Recently, an employer was reminded that it must follow proper procedure to suspend its former employee’s workers compensation benefits. In the Commonwealth Court of Pennsylvania, a judge affirmed the Workers’ Compensation Appeal Board’s decision to deny an employer’s request to suspend the worker’s benefits.
The employee had been receiving benefits since 1989 when he injured his back on the job after being struck by a machine. In 2004, the employee was examined by the employer’s doctor. The doctor stated that he believed that employee was still totally and permanently disabled, but that the disability was caused by non-work-related causes, namely, the employee’s diabetes. The doctor believed that the employee’s back injury caused by the work accident would have healed by that time, so that the employee’s current back complaints must have been caused by neuropathy related to the employee’s diabetes.
The employee also had non-work-related conditions related to his heart including atrial fibrillation, chronic obstructive pulmonary disease and high blood pressure. The doctor believed that the employee could not obtain “gainful employment” but, if employee’s non-work-related conditions were excluded, the employee could be cleared for “sedentary work.”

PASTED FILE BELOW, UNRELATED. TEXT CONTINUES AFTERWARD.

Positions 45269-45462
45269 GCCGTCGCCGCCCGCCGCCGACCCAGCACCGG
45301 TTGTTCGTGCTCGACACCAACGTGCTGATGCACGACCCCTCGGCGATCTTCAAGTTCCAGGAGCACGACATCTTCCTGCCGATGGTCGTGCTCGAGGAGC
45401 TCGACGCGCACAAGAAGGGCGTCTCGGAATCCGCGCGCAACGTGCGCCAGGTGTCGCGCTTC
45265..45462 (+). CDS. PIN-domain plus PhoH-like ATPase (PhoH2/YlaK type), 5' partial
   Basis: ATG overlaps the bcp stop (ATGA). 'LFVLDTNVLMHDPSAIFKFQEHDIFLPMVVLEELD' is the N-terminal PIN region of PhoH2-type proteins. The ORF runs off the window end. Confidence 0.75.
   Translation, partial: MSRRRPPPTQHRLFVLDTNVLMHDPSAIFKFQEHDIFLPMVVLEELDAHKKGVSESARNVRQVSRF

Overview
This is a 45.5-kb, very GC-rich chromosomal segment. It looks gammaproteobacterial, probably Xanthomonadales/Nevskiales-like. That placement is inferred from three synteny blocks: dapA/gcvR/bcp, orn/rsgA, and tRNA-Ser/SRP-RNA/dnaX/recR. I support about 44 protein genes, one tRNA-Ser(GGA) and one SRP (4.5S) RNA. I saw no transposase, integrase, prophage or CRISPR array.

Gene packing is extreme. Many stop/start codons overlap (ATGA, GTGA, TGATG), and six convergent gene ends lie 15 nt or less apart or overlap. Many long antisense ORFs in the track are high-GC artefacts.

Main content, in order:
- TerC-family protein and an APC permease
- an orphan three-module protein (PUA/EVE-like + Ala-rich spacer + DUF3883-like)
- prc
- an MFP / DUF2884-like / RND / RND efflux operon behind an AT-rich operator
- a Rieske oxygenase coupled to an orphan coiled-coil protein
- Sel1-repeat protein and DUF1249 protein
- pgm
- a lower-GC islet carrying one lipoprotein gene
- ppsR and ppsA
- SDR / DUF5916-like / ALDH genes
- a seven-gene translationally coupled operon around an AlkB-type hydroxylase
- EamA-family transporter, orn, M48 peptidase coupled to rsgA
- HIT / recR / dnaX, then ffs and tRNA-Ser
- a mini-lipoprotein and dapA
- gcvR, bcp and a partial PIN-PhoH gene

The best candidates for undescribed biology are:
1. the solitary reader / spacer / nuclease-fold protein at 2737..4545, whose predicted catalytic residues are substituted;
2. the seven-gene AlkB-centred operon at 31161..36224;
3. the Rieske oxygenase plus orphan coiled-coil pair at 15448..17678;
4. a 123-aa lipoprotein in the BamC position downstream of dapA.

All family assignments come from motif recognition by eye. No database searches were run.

Based on the doctor’s clearance, the employee’s vocational worker began referring the employee to certain sedentary positions. The employee did not follow up on these referrals on the advice of his attorney and because he was hospitalized. The employer requested that the employee’s workers’ compensation benefits be suspended and a Workers’ Compensation Judge (WCJ) agreed with the employer.
On appeal, however, the Workers’ Compensation Appeal Board reversed the WCJ’s decision because the employer had failed to send a Notice of Ability to Return to Work to the employee. The employer appealed, but lost that appeal. This case serves as a lesson to employers on workers’ compensation procedure. If you have been injured on the job or if your workers’ comp benefits have been denied or suspended, contact an experienced workers’ comp attorney at Martin Law.
Struthers Wells v. Workers’ Comp. Appeal Bd. (Skinner), 990 A.2d 176, 178 (Pa. Cmwlth. 2010)